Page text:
Attorneys, Executors and Trustees are the various titles used in documents such as Lasting Powers of Attorney ,Wills and Trusts.
The differences between them are not always easily understood by members of the public.
An Attorney is someone you have appointed to look after your financial and/or your health affairs if you become unable or incapable of looking after them yourself. They can only act in your interests under a Lasting Power of Attorney which has been registered and stamped by the Office of the Public Guardian. They can only act whilst you are still alive.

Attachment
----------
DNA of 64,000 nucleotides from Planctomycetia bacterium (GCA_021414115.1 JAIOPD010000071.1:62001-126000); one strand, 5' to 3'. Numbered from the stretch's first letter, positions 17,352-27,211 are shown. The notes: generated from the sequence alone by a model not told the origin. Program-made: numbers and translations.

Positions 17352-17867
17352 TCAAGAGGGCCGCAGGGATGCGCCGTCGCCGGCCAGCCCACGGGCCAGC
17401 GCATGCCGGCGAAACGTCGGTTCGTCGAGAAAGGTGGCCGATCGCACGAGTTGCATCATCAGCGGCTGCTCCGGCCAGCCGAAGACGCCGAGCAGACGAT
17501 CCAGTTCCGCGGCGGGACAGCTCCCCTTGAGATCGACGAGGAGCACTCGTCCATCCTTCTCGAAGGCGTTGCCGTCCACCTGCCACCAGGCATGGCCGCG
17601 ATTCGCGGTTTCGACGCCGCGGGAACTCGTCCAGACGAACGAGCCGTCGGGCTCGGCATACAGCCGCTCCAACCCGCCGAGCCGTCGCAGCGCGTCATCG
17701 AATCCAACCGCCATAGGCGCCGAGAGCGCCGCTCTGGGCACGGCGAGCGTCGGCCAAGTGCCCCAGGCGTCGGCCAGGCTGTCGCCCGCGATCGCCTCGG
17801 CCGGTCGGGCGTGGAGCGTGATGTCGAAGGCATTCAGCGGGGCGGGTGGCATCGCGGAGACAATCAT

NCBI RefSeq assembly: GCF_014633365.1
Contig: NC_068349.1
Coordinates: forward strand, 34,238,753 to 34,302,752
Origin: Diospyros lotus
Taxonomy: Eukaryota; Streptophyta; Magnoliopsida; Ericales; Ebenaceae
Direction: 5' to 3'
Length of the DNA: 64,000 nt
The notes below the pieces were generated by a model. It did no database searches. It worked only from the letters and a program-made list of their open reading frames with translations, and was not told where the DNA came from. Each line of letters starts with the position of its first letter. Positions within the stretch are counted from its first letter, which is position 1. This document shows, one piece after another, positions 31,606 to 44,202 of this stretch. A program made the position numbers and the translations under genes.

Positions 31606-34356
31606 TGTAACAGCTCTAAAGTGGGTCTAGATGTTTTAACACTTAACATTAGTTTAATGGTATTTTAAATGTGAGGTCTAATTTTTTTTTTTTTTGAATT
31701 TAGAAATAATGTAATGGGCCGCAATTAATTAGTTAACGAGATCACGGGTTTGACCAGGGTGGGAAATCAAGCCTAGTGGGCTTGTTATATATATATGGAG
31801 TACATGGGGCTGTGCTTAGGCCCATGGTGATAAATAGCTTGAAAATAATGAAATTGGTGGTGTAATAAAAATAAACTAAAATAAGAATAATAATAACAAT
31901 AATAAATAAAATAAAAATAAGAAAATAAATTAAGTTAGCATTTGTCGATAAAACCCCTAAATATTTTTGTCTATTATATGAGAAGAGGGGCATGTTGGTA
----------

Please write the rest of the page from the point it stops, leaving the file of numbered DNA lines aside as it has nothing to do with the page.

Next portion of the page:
Executors are named by you in your Will. They are appointed to administer your estate after you have died and have no authority before your death. It is their responsibility to obtain probate with your death certificate, collect all the assets of your estate, pay all outstanding accounts, debts and loans as well as the funeral costs and then distribute the residue according to the terms of the Will
Trustees can be appointed either by you whilst you are still alive or by your Will after you have died. Specific Assets can be placed in a Trust under their control with particular instructions as to how the income from them and how the ultimate capital is to be distributed. The trust usually has a period of time allocated to it or specific circumstances which you have defined. There is legislation which governs the powers and liabilities of Trustees.
It can be seen therefore how these differ.